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    The claimant company (“JGPL”) in John Grimes Partnership Ltd v Gubbins [2013] EWCA Civ 37 provided consulting engineering services. It was engaged by Mr Gubbins, a farmer and property developer, to design a road and drainage scheme for his residential development and to obtain the necessary statutory approval by March 2007.  JGPL failed to


Judicial snipe

If you want some entertaining reading for Easter, have a look at the judgment Sir Alan Ward delivered yesterday in Wright v. Michael Wright Supplies Ltd [2013] EWCA Civ. 234.  He bemoans the increase in the number of cases conducted by litigants in person and has a pop at the politicians for withdrawing legal aid from so many.  There


Tomorrow as the last working day before April, shall mark the end of an era. Not a particularly long era. But all of fourteen years of the Civil Procedure Rules as we have known them. From the 1st April 2013, the CPR will be significantly altered for every civil litigant. Most pertinently, the Overriding Objective will


CPR 3.9 ‘Relief from Sanctions’ is being entirely reformed. From the 1st April 2013, gone will be the checklist which is to be replaced by a much broader discretion as to whether to grant relief, with the judge specifically referred to the need for litigation to be conducted efficiently, at proportionate cost, and with a


The Court of Appeal has recently given judgment in relation to recoverability for psychiatric injury by a “secondary victim”.  In Taylor v A Novo (UK) Ltd [2013] EWCA Civ 194, the claimant brought a claim arising from the death of her mother, who had been injured at work when a colleague had caused a stack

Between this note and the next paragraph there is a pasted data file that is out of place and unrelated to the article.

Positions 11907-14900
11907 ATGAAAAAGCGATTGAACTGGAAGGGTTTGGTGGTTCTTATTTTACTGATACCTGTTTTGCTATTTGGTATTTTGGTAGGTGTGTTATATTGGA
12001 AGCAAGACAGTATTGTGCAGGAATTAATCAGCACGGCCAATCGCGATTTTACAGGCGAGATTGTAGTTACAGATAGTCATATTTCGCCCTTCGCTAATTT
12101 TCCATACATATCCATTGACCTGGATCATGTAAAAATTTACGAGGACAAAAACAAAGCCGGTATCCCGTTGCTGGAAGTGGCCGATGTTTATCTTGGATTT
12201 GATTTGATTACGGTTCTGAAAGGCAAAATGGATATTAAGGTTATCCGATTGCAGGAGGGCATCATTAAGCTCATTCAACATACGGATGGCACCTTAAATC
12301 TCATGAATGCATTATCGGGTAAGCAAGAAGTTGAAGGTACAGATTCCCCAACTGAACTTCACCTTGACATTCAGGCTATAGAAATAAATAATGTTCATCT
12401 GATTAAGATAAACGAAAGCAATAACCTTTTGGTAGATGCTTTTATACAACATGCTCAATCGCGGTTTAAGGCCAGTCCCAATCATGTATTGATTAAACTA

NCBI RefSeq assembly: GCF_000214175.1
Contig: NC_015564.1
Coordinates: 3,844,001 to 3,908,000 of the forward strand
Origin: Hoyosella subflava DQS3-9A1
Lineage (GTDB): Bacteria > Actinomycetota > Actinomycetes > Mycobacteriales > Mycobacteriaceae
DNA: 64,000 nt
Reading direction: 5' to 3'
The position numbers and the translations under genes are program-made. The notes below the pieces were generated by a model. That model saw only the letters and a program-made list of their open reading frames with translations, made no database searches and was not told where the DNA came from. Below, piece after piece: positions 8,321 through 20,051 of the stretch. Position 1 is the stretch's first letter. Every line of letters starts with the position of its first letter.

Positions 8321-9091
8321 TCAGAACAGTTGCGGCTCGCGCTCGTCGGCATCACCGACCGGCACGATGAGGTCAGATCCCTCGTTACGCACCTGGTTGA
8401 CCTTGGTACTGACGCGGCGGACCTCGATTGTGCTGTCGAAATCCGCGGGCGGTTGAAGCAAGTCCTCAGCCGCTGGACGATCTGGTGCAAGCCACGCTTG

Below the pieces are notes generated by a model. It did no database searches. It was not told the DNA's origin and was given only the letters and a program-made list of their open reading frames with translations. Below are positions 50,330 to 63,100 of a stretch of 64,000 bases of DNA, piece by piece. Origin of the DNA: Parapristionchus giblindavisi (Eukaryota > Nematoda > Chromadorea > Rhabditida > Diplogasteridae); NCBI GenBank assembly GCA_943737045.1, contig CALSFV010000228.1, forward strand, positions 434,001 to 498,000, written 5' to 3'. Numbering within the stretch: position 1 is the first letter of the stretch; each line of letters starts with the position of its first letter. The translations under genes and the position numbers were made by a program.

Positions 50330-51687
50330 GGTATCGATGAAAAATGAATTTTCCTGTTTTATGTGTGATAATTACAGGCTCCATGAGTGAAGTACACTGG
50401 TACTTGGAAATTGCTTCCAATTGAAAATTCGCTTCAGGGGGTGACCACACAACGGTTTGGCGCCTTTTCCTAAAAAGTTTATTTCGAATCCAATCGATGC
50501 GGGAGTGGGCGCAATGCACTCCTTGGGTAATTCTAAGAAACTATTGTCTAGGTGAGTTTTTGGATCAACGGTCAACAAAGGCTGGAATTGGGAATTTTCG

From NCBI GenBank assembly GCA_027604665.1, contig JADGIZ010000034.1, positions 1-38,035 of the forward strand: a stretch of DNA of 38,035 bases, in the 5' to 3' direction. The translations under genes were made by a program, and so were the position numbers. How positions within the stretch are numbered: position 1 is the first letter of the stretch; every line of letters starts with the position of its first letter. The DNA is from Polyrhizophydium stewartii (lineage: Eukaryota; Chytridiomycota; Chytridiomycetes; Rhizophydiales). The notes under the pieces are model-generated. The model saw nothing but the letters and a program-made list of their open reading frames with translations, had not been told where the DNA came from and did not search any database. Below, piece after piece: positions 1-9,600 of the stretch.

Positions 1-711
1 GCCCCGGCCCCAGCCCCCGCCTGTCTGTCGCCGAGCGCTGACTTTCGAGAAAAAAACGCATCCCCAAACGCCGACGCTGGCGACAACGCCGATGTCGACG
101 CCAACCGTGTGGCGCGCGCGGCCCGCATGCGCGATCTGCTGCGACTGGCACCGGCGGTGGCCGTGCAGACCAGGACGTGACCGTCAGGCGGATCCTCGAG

Bank Mellat v HM Treasury UKSC 2011/0040     The Supreme Court held a hearing in secret today, for the first time in its history.   According to the BBC, the justices spent 45 minutes in a locked session with a security guard stood outside the door to prevent anyone from entering. The hearing was so


The Times reports today that ‘millions of people risk being labelled as mentally ill under new classifications which have prompted calls for a boycott by psychologists (The Times, March 20 2013). The fifth edition of the Diagnostic and Statistical Manual of Mental Disorders is due out in May and it is reported that dozens of


The European Commission has today announced proposals to extend air passenger rights. If approved by member states and the European Parliament, the measures will come into force in 2015. The new measures would include: Clarifying the meaning of ‘extraordinary circumstances’; Requiring airlines to re-route passengers who have been delayed by more than 12 hours, using


In the Republic of Ireland this week the Supreme Court is being asked to consider one of the country’s largest lender cases of recent years: KBC Bank Ireland Plc v BCM Hanby Wallace (http://www.courts.ie/__80256F2B00356A6B.nsf/0/01F5B8435ABFB92080257A06003D46C3).   In March 2012 Mr Justice McGovern held that the Defendant firm of solicitors had not merely breached its duty in


Some of the readership may have heard there was a move by the Civil Justice Council to rebrand LiP’s “Self Representing Litigants”.   This is now not going to happen. Lord Dyson, Master of the Rolls has stated:   “The term ‘Litigant in Person’ (LiP) should continue to be the sole term used to describe individuals who exercise


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